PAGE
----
It’s been a disastrous season that cost Avila his job and now it’s putting Harris in the midst of his own dilemmas. The Tigers signed Rodriguez for another four years and Baez for another five, pending future withdrawal clauses that currently seem unlikely to be exercised. Meanwhile, Turkelson and Green, expected to be the main gears driving a more competitive group engine, often seemed to exaggerate their demarcation efforts. Mize will be missing a large part of the 2023 season, and the same could be true for Skubal. The youthful core that served as a source of optimism is at least temporarily in dire straits.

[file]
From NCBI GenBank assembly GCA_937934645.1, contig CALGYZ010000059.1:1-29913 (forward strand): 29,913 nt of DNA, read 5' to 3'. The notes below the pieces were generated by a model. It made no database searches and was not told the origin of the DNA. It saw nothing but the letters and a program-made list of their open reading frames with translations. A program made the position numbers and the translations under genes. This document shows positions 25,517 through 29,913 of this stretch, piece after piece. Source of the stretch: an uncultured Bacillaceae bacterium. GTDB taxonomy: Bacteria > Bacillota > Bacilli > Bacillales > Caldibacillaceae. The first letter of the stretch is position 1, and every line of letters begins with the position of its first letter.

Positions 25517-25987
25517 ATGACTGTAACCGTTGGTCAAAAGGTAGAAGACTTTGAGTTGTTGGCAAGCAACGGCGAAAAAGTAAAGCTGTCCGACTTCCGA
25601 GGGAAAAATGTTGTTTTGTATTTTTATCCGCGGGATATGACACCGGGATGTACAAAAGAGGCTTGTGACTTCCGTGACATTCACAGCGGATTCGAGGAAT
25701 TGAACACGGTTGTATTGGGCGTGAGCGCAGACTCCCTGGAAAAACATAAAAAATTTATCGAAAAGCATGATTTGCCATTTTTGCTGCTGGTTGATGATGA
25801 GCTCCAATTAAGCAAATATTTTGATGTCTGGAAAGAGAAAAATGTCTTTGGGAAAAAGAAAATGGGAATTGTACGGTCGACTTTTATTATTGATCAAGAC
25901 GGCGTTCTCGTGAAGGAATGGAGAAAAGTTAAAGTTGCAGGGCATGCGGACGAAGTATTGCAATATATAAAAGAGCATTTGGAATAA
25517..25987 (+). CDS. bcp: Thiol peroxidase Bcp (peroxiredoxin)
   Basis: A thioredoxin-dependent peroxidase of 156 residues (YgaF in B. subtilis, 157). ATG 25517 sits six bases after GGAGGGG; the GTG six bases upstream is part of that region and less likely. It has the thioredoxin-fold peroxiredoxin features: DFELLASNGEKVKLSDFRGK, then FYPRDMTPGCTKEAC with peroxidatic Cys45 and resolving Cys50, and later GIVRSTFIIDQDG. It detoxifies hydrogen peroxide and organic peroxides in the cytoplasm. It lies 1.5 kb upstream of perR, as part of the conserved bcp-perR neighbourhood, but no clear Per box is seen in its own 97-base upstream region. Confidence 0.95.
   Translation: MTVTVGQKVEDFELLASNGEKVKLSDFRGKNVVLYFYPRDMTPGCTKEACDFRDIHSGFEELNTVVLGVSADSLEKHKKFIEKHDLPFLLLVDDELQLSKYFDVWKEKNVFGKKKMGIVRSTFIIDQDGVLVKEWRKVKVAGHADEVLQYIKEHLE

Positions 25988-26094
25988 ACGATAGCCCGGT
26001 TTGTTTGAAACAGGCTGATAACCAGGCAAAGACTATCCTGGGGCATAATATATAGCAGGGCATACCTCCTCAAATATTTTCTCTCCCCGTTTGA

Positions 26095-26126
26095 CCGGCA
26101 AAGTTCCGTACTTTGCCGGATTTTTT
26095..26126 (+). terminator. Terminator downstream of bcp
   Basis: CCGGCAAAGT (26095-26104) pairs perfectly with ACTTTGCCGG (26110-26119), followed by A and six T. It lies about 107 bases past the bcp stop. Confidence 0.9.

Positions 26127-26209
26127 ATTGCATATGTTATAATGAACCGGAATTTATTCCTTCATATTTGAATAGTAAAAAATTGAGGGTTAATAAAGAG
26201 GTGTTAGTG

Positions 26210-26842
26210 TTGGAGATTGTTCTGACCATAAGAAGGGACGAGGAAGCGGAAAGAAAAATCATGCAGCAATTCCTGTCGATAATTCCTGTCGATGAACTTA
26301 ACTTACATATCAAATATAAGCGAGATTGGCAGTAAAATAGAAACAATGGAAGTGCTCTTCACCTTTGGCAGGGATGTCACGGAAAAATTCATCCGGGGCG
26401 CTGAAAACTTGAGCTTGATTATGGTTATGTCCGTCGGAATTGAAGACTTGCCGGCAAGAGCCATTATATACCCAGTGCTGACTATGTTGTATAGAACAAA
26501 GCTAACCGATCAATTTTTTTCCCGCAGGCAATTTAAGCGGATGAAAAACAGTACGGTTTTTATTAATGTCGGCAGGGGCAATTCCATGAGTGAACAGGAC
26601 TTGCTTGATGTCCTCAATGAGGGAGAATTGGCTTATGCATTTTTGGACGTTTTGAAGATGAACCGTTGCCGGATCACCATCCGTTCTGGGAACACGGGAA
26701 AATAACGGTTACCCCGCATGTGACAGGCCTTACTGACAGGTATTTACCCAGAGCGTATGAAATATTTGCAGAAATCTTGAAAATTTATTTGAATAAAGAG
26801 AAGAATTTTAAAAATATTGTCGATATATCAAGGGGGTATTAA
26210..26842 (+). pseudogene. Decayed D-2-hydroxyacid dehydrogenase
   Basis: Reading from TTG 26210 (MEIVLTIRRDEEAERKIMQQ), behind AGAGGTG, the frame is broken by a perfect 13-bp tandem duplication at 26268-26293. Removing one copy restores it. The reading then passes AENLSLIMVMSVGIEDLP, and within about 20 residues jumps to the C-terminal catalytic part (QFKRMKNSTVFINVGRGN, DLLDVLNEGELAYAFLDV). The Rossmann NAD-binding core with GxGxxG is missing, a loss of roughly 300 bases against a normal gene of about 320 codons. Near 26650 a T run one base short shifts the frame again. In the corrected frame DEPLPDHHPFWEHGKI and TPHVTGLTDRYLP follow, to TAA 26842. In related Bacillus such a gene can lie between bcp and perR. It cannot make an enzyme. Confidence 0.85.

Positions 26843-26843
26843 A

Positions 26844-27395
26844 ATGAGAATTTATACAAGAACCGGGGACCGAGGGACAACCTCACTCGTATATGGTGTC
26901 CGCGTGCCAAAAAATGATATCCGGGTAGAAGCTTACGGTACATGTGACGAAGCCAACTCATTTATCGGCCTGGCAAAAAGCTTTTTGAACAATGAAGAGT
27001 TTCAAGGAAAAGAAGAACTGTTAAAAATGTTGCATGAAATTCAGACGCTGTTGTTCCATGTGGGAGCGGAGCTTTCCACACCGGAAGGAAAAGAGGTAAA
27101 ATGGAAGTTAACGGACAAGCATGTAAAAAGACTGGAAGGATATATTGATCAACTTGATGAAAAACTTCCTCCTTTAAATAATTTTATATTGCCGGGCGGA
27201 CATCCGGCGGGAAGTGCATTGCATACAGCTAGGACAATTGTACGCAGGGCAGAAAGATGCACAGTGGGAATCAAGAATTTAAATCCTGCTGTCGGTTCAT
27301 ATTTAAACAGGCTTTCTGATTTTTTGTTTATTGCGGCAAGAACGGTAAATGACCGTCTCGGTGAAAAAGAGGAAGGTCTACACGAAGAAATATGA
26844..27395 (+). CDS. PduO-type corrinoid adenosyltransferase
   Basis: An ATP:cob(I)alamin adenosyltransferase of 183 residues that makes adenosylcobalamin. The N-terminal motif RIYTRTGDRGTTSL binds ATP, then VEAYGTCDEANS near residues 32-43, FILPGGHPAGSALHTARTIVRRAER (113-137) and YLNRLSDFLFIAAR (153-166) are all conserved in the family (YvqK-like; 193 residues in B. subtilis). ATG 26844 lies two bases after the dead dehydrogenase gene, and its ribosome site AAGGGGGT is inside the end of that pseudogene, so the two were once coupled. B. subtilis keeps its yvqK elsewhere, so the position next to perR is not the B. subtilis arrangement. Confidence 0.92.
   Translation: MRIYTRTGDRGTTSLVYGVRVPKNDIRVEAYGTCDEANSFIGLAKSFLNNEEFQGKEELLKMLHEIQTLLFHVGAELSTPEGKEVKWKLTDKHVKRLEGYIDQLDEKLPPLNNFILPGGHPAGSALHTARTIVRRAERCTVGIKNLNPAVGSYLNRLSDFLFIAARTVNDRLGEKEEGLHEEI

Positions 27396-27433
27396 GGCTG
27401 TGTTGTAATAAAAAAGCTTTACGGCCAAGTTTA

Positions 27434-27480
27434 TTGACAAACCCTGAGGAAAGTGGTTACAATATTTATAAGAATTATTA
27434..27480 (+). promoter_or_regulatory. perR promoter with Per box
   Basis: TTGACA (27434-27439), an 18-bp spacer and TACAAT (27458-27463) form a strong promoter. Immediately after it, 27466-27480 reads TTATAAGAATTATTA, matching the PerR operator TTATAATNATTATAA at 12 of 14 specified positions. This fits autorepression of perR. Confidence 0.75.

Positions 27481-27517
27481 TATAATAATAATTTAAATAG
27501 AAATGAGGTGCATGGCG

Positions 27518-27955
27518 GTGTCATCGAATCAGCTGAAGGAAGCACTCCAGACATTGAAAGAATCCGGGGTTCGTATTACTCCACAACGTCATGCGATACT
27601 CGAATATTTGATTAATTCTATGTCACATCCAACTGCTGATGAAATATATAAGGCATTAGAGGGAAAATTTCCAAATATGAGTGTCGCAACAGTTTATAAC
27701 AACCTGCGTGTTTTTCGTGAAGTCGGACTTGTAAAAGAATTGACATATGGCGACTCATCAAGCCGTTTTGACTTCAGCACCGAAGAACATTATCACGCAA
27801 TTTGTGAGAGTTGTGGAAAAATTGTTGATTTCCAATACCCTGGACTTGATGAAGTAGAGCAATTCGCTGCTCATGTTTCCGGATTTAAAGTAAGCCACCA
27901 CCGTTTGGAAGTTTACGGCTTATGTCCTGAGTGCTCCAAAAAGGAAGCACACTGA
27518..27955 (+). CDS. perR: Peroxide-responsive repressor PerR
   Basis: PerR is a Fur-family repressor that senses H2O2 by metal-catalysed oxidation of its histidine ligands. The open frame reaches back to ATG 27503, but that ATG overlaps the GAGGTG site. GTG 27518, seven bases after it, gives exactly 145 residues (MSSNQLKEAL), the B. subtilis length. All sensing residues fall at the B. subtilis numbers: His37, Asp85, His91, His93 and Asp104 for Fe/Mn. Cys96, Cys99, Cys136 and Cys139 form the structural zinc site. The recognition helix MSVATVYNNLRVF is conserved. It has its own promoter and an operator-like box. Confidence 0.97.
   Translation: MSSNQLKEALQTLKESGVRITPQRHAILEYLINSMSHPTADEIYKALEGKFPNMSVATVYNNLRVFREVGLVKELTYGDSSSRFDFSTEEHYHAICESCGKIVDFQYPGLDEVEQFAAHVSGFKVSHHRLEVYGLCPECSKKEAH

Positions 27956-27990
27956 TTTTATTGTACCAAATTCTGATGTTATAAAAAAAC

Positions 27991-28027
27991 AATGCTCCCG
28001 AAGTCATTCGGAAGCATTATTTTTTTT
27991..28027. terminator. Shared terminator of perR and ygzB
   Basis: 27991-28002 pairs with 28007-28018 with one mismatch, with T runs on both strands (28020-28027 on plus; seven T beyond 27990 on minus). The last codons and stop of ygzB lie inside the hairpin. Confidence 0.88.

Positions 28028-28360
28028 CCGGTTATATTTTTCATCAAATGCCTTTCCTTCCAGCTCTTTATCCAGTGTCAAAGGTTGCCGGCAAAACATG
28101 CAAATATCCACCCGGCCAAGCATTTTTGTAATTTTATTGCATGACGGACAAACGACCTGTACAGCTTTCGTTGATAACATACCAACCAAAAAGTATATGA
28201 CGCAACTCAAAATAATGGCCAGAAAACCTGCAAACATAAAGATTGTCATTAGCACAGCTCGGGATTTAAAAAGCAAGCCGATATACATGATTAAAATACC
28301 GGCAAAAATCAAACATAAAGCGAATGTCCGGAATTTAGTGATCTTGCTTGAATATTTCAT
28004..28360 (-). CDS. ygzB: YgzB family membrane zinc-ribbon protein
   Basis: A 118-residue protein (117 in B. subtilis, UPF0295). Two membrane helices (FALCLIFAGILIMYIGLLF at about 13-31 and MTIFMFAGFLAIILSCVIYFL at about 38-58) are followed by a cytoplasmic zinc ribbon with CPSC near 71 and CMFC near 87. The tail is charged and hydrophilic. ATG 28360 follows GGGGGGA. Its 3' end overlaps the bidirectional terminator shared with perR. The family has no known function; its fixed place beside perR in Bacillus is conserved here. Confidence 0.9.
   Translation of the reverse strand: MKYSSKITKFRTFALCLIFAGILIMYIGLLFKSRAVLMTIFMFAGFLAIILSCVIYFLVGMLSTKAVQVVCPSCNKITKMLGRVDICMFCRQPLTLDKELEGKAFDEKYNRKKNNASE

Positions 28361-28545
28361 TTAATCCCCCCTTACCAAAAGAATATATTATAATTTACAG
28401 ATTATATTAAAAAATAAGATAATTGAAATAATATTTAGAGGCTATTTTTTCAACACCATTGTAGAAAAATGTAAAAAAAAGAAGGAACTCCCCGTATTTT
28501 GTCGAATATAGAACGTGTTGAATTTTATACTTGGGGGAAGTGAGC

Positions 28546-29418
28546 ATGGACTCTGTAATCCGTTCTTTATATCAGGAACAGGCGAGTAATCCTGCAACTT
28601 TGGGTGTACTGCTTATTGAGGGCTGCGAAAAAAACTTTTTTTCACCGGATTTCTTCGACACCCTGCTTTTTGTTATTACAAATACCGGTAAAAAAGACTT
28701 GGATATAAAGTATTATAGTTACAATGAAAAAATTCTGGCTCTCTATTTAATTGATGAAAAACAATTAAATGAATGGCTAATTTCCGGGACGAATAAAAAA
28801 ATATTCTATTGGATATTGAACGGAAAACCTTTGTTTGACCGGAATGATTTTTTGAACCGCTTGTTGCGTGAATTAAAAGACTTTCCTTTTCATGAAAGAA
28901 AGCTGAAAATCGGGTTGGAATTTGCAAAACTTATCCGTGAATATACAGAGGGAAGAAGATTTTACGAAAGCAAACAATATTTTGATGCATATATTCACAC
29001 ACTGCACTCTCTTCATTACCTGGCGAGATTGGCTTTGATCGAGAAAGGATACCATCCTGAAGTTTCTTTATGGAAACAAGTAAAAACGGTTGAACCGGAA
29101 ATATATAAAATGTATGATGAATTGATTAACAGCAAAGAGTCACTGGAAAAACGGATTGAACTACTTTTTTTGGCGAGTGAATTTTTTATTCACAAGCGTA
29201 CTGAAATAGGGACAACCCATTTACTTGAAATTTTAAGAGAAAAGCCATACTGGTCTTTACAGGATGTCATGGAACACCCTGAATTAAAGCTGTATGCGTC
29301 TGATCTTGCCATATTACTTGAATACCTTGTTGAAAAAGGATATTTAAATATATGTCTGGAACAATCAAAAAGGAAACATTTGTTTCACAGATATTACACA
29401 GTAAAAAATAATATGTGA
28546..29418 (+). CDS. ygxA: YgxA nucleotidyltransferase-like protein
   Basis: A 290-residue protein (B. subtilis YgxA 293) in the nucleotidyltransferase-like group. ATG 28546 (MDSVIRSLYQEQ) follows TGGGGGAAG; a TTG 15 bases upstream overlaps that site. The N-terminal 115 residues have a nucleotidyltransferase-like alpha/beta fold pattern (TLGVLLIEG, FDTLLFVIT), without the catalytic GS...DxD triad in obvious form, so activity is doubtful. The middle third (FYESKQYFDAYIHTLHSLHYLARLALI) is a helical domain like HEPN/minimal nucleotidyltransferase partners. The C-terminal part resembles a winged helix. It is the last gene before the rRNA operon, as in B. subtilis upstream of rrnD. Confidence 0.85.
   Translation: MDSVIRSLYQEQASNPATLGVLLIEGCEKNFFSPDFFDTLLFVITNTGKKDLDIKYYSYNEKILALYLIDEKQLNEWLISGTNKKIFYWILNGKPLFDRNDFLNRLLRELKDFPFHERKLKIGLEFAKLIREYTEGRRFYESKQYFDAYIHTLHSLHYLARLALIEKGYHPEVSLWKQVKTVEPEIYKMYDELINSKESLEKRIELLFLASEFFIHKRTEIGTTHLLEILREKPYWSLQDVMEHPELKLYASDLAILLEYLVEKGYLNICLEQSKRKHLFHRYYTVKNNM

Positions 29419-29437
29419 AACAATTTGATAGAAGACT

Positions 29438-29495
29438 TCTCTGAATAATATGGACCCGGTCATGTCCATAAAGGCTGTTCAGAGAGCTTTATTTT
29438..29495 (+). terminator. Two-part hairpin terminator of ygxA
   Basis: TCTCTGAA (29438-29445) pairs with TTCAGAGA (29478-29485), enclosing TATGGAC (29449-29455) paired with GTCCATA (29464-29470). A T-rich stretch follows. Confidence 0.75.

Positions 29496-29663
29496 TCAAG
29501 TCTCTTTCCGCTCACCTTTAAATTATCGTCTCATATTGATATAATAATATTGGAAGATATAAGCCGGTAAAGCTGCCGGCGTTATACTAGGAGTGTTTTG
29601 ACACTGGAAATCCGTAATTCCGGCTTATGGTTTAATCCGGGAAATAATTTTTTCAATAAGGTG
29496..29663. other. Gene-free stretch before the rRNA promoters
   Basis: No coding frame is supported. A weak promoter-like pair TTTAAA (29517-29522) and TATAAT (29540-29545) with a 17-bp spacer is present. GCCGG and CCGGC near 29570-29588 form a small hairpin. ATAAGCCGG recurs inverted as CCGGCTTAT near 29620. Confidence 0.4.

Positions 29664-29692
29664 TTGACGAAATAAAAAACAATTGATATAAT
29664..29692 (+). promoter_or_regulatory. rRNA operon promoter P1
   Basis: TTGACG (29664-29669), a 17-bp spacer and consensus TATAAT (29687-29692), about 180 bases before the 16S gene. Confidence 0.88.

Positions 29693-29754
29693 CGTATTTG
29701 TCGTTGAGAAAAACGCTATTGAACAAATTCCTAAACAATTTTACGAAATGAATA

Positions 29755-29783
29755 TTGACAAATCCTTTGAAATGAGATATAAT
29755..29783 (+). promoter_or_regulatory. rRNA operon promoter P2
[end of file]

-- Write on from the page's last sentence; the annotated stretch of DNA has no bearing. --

Enough went wrong in 2022 that the Tigers were said to have at least considered listening to performances on Skubal on the trade deadline, before his injury problems broke out. A trade-off has always seemed unlikely, but the fact that such a possibility is worth considering is emblematic of the stalled rebuilding efforts and the challenges that Harris will now face.
It seems unlikely that the property will give the green light to another arduous rebuilding effort, but at the same time, there is no easy solution in store. The Tigers seem further away from the competition than they were a year ago at this time – certainly more than just one or two acquisitions away from correcting the ship. Meanwhile, last winter’s additions of Baez and Rodriguez have added some noticeable heft to future payrolls, and injuries have at least temporarily weakened a promising young core.